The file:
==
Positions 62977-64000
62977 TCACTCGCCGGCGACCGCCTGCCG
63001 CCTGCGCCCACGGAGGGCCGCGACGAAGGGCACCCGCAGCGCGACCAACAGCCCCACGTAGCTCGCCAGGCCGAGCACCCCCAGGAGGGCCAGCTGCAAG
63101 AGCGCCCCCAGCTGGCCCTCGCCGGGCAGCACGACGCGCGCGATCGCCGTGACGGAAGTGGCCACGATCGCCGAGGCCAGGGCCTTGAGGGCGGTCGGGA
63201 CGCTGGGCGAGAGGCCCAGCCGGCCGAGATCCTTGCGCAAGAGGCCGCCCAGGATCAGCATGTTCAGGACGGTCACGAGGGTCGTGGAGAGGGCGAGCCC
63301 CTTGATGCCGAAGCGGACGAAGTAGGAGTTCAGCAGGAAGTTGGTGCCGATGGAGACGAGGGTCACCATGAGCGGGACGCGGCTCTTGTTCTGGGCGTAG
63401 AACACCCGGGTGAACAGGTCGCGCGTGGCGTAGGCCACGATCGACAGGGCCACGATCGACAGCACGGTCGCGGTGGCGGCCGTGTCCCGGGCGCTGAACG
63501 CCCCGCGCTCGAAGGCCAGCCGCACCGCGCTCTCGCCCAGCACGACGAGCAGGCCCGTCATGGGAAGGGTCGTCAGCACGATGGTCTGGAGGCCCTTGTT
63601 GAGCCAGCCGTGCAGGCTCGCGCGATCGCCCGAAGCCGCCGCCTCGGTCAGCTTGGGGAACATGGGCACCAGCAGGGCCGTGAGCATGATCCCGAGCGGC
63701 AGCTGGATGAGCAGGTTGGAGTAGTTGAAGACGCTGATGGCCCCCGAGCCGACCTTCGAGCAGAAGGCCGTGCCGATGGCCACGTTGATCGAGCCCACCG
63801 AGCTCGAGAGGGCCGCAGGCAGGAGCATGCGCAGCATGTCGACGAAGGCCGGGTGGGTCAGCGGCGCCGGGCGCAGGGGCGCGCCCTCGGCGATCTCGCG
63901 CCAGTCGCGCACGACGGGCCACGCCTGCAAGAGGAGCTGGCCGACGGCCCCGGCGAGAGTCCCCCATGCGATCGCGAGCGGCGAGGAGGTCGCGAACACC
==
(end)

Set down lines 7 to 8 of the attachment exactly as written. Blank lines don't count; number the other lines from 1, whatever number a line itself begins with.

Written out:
63401 AACACCCGGGTGAACAGGTCGCGCGTGGCGTAGGCCACGATCGACAGGGCCACGATCGACAGCACGGTCGCGGTGGCGGCCGTGTCCCGGGCGCTGAACG
63501 CCCCGCGCTCGAAGGCCAGCCGCACCGCGCTCTCGCCCAGCACGACGAGCAGGCCCGTCATGGGAAGGGTCGTCAGCACGATGGTCTGGAGGCCCTTGTT